• vladx - Monday, April 3, 2017 - link

    Apple owning their own fabs? Seriously doubt it, the investment is not worth it for just in-house manufacturing. Reply
  • Lolimaster - Monday, April 3, 2017 - link

    And if your sales kind of plummet, the fab costs will make you sink. Reply
  • FunBunny2 - Monday, April 3, 2017 - link

    -- That's a moderately large undertaking.

    that's kind of an understatement. the logic of the ALU, for instance, has been known for decades. ain't no one suggested an alternative. back in the good old days of IBM and the Seven Dwarves, there were different architectures (if one counts the RCA un-licenced 360 clone as "different") which amounted to stack vs. register vs. direct memory. not to mention all of the various mini designs from the Departed. logic is a universal thing, like maths: eventually, there's only one best way to do X. thus, the evil of patents on ideas.
    Reply
  • Alexvrb - Monday, April 3, 2017 - link

    The underlying design and the ISA don't have to be tightly coupled. Look at modern x86, they don't look much like oldschool CISC designs. If they're using a completely in-house design, there's no reason they couldn't start transitioning to MIPS64 or whatever at some point.

    Anyway I'm sad to see Apple transitioning away from PowerVR designs. That was the main reason their GPUs were always good. Now there might not be a high-volume product with a Furian GPU. :(
    Reply
  • FunBunny2 - Tuesday, April 4, 2017 - link

    -- Look at modern x86, they don't look much like oldschool CISC designs.

    don't conflate the RISC-on-the-hardware implementation with the ISA. except for 64 bit and some very CISC extended instructions, current Intel cpu isn't RISC or anything else but CISC to the C-level coder.
    Reply
  • willis936 - Wednesday, April 5, 2017 - link

    "Let's talk about the hardware. Now ignore the hardware." Reply
  • name99 - Monday, April 3, 2017 - link

    I think it's perhaps too soon to analyze THAT possibility (apple-specific ISA). Before that, we need to see how the GPU plays out. Specifically:

    The various childish arguments being put forth about this are obviously a waste of time. This is not about Apple saving 30c per chip, and it's not about some ridiculous Apple plot to do something nefarious. What this IS about, is the same thing as the A4 and A5, then the custom cores --- not exactly *control* so much as Apple having a certain vision and desire for where they want to go, and a willingness to pay for that, whereas their partners are unwilling to be that ambitious.

    So what would ambition in the space of GPUs look like? A number of (not necessarily incompatible) possibilities spring to mind. One possibility is much tighter integration between the CPU and the GPU. Obviously computation can be shipped from the CPU to the GPU today, but it's slower than it should be because of getting the OS involved, having to copy data a long distance (even if HSA provides a common memory map and coherency). A model of the GPU as something like a sea of small, latency tolerant, AArch64 cores (ie the Larrabee model) is an interesting option. Obviously Intel could not make that work, but does that mean that the model is bad, that Intel is incompetent, that OpenGL (but not Metal) was a horrible target, that back then transistors weren't yet small enough?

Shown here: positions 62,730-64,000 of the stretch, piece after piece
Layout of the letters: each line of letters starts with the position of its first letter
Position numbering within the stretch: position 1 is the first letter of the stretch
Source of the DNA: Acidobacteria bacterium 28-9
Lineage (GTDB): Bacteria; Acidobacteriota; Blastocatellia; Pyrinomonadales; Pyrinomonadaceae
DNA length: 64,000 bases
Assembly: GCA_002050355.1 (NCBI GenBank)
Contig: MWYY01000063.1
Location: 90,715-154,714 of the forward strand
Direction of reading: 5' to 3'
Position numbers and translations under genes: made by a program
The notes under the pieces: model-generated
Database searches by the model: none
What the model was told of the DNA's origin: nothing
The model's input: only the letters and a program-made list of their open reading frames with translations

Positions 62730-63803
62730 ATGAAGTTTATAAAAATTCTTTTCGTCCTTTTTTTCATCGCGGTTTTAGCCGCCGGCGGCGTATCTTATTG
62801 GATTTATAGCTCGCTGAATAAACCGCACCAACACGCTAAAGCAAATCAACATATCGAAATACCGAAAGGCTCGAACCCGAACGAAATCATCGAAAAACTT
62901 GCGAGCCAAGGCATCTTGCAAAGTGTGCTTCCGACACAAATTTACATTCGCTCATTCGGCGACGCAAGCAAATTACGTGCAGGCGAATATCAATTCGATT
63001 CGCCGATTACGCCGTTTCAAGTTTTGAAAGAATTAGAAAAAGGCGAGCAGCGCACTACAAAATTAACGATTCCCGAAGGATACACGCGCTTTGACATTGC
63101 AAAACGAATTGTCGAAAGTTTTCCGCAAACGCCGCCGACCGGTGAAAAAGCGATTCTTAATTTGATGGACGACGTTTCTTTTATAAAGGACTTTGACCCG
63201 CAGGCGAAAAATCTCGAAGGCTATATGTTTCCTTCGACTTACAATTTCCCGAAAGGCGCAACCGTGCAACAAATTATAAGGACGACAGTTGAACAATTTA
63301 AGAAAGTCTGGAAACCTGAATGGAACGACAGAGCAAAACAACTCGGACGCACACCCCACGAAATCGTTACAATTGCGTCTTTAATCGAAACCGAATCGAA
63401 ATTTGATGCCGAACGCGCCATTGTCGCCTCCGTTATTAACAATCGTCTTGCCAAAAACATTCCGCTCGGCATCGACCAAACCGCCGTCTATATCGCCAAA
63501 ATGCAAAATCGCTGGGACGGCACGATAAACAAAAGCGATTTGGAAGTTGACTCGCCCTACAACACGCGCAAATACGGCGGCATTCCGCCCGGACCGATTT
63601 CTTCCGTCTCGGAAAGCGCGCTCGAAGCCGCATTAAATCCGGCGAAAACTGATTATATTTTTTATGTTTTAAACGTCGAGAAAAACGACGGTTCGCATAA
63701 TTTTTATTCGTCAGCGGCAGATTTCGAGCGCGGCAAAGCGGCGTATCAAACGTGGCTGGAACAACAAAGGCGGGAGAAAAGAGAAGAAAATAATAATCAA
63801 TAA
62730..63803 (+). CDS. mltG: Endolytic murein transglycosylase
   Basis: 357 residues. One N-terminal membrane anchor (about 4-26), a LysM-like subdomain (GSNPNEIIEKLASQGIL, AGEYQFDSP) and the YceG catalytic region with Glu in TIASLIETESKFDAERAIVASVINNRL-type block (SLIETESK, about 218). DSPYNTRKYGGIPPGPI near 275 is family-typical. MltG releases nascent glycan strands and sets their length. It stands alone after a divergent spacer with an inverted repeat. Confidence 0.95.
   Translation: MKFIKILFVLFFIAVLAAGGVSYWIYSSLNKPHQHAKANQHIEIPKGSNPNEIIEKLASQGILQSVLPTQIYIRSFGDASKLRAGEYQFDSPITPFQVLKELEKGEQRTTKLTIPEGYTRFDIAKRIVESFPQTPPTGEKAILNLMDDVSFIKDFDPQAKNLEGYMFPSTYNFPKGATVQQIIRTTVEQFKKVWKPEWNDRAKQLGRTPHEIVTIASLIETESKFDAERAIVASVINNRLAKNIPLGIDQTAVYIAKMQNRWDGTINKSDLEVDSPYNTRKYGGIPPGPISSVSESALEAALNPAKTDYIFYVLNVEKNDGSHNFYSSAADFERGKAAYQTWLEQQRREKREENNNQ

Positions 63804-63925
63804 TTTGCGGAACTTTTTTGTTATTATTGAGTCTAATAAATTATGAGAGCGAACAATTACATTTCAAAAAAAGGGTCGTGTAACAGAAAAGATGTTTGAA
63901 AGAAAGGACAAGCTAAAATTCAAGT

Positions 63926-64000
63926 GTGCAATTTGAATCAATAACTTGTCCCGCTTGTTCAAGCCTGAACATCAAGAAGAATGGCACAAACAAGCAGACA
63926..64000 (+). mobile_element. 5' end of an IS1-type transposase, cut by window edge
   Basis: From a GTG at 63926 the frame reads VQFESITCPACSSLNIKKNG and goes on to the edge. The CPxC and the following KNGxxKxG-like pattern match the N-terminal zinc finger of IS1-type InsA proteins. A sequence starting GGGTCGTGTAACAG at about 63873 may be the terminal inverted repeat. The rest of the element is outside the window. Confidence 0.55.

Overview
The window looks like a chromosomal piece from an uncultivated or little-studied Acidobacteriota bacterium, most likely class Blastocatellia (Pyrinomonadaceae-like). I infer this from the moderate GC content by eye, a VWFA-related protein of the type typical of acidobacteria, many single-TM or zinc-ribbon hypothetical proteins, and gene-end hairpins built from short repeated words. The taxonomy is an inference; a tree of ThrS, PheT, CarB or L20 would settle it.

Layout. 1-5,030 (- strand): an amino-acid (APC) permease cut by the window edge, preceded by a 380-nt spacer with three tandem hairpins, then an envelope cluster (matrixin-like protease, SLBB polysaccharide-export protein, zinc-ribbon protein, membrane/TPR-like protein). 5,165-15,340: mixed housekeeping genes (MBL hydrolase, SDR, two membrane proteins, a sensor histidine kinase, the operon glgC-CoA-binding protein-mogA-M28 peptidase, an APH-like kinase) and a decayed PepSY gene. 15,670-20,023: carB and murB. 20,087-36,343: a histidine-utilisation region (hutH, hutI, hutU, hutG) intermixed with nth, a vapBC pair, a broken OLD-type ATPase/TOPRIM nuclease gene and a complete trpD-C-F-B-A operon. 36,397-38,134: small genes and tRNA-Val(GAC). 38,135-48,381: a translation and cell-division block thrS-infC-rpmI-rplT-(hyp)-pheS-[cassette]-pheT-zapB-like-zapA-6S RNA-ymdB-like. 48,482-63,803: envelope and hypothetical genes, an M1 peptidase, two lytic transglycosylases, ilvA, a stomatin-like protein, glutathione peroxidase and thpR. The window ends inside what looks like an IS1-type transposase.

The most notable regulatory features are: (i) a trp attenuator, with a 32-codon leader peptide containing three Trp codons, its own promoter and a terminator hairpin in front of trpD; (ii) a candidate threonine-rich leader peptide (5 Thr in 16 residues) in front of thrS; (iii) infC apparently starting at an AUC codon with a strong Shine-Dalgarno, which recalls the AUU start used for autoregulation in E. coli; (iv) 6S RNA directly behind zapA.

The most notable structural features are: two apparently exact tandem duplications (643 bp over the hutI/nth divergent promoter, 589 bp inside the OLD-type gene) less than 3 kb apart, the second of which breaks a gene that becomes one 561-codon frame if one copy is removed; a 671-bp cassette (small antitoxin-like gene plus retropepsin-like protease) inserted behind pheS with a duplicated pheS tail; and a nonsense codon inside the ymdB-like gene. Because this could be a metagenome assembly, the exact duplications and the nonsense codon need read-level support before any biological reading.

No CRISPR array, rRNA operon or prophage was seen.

With such a model Apple starts to play in a very different space, essentially offering not a CPU and a GPU but latency cores (the "CPU" cores, high power and low power) and throughput cores (the sea of small cores). This sort of model allows for moving code from one type of core to another as rapidly as code moves from one CPU to another on a multi-core SoC. It also allows for the latency tolerant core to perhaps be more general purpose than current GPUs, and so able to act as more generic "accelerators" (neuro, crypto, compression --- though perhaps dedicated HW remains a better choice for those?)

    Point is, by seeing how Apple structure their GPU, we get a feeling for how large scale their ambitions are. Because if their goal is just to create a really good "standard" OoO CPU, plus standard GPU, then AArch64 is really about as good as it gets. I see absolutely nothing in RISC-V (or any other competitor) that justifies a switch.

    But suppose they are willing to go way beyond a "standard" ISA? Possibilities could be VLIW done right (different model for the split between compiler and HW as to who tracks which dependencies) or use of relative rather than absolute register IDs (ie something like the Mill's "belt" concept). In THAT case a new instruction set would obviously be necessary.

    I guess we don't need to start thinking about this until Apple makes bitcode submission mandatory for all App store submissions --- and we're not even yet at banning 32-bit code completely, so that'll be a few years. Before then, just how radical Apple are in their GPU design (ie apparently standard GPU vs sea of latency tolerant AArch-64-lite cores) will tell us something about how radical their longterm plans are.

    And remember always, of course, this is NOT just about phones. Don't you think Apple desktop is as pissed off with the slow pace and lack of innovation of Intel? Don't you think their data-center guys are well aware of all that experimentation inside Google and MS with FPGAs and alternative cores and are designing their own optimized SoCs? At least one reason to bypass IMG is if IMG's architecture maxes out at a kick-ass iPad, whereas Apple wants an on-SoC GPU that, for some of their chips at least, is appropriate to a new ARM-based iMac 5K and Mac Pro.
    Reply